On December 22, the University of Toronto Students’ Union (UTSU) held its annual general meeting. The meeting was open to all members of the union, and they were allowed to submit motions, though there were no member-submitted motions at the meeting.
The meeting was held on Zoom and featured discussions on the UTSU’s finances in the 2019–2020 fiscal year, mental health advocacy and the UTSU’s approach to the issue, and student fees and tuition advocacy. The UTSU also discussed the Student Commons building that has been in the works for over a decade, the opening of which has been delayed again due to the COVID-19 pandemic.
As required as part of the meeting, the audited financial statements were approved and the UTSU’s auditors for the new year were appointed and approved. The meeting featured the annual president’s address and an executive question-and-answer period.
UTSU fees and the Student Commons
The UTSU announced at the meeting that it is preparing to move its office space to the Student Commons over a decade since the plans for the student space were approved.
“We’ve officially gained partial occupancy to the Student Commons,” said Dermot O’Halloran, Vice-President Operations. “All the furniture is moved in, the floors are epoxied, [and] the walls are in. We’re really close to starting our final renovations.”
O’Halloran added that it should be open to students by this coming September, an additional delay from the previous expected opening date of April 2020.
In an email to The Varsity, O’Halloran wrote that some of the factors contributing to the continued delays on opening the building were “the need for an unexpected asbestos abatement of the building, the addition of an accessible elevator, and other change orders that weren’t anticipated when the original project was approved.”
O’Halloran wrote that the UTSU is “currently finalizing the last stages of the project, which include [its] agreements with tenants, establishing [its] operating procedures, creating safety measures, and getting final renovations approved for once [its] main contractors leave the site.”
Expressing concern about union spending during the pandemic, Lina Maragha, a former UTSU director, questioned the UTSU’s choice to hire more staff at this time. O’Halloran noted that the plan to hire new staff had been in place for more than a year so that the UTSU could comfortably transition to the commons.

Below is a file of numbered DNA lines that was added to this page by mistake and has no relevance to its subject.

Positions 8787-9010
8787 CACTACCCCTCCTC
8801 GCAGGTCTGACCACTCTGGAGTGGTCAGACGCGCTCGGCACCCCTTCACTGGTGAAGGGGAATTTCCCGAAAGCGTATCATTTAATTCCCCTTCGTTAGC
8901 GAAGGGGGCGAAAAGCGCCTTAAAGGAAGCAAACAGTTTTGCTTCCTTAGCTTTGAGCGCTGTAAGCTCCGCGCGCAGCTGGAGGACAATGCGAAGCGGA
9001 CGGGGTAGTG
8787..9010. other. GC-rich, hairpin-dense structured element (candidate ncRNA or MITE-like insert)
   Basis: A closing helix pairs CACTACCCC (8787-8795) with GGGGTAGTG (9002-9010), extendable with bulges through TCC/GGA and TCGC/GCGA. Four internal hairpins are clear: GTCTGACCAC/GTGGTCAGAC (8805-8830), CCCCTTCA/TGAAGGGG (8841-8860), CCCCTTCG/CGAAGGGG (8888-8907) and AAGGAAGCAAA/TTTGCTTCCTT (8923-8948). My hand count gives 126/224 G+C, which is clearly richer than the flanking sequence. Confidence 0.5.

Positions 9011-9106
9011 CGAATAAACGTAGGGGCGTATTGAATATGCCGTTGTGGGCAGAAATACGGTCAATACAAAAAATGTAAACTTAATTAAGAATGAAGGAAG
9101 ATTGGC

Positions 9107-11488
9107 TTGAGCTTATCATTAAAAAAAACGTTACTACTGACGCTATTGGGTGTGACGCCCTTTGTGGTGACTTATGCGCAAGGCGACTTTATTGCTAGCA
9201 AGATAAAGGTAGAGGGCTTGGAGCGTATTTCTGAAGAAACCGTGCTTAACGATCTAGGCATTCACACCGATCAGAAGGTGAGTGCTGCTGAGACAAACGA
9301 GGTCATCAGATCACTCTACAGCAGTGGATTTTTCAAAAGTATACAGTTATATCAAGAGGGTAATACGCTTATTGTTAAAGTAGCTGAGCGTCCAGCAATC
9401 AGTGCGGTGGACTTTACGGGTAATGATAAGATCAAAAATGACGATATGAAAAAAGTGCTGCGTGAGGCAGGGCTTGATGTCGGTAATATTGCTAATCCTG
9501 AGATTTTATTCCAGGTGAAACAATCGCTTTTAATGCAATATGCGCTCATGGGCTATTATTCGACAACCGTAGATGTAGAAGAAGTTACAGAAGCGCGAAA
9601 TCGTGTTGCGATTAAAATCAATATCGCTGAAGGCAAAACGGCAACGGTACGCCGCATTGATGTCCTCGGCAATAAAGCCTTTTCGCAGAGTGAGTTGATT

Maragha also asked why the UTSU did not decrease its student levy in light of the pandemic. O’Halloran responded that the executives had come to the conclusion that it would be “financially irresponsible” to reduce the fees, in particular citing the cost of moving into the Student Commons. He explained that the UTSU’s surplus is decreasing as it hires staff in anticipation of its move to the Student Commons.
“Even without reducing those fees, we will still be running a not insignificant deficit for a while as we move into the building,” O’Halloran said.
Mental health advocacy
In response to questions about how the UTSU has dealt with mental health advocacy, UTSU President Muntaka Ahmed discussed how the union’s goal is to try to hold U of T accountable for mental health issues on campus. “The effort that I want to take is making sure that [the] administration realizes that stopgap solutions and band-aid solutions are not the right way to be proceeding with student mental health on campus,” said Ahmed.
She acknowledged that the UTSU’s efforts had been broadly “reactionary” after the death of a U of T student in November.
During the year, Ahmed has met with mental wellness commissioners from student societies around campus to discuss what students can do to further lobby for mental health advocacy at U of T. “My goal is really to work with other student leaders to make sure that a voice is being heard on the administrative level; to make sure that [the] culture and community at U of T is being changed for the better,” said Ahmed.
“The intention to make something tangible happen within the time that we’re allotted as executives is 100 per cent there,” said Ahmed. She added that the UTSU had been consulting with other student societies to develop a plan for lobbying the U of T administration on mental health issues.
Moreover, she mentioned that the UTSU was previously working with Stella’s Place and the Centre for Innovation in Campus Mental Health to establish a peer support program. Progress was halted due to COVID-19; however, O’Halloran said that the UTSU plans to continue work on the program in 2021.
Vice-President Public & University Affairs Tyler Riches added that the executive would focus on the review of the university-mandated leave of absence policy (UMLAP) in the coming semester. The UMLAP allows the university to place any student who may pose a threat to themselves or others on leave without academic penalty.
The controversial policy went into effect in 2018, and Riches noted that one of the criticisms against it was that U of T did not properly consult with students while crafting the policy. To ensure that this does not happen again, the UTSU will put out a survey and reach out to student groups once it has more information on the administration’s policy revision plan.
The UTSU has also teamed up with several other student unions, including the Arts and Science Students’ Union and the Computer Science Student Union, to launch the Same Degree Same Fee campaign. The goal of the campaign is to negotiate a lower tuition for several programs such as computer science, which were deregulated from 1998– 2003 and, consequently, now have higher fees than other Faculty of Arts & Science programs.
Riches said that the UTSU is lobbying both the U of T administration and the provincial government to lower the fees. Students can sign a petition on Change.org to help, or they can fill out a survey on how the higher tuition has affected them.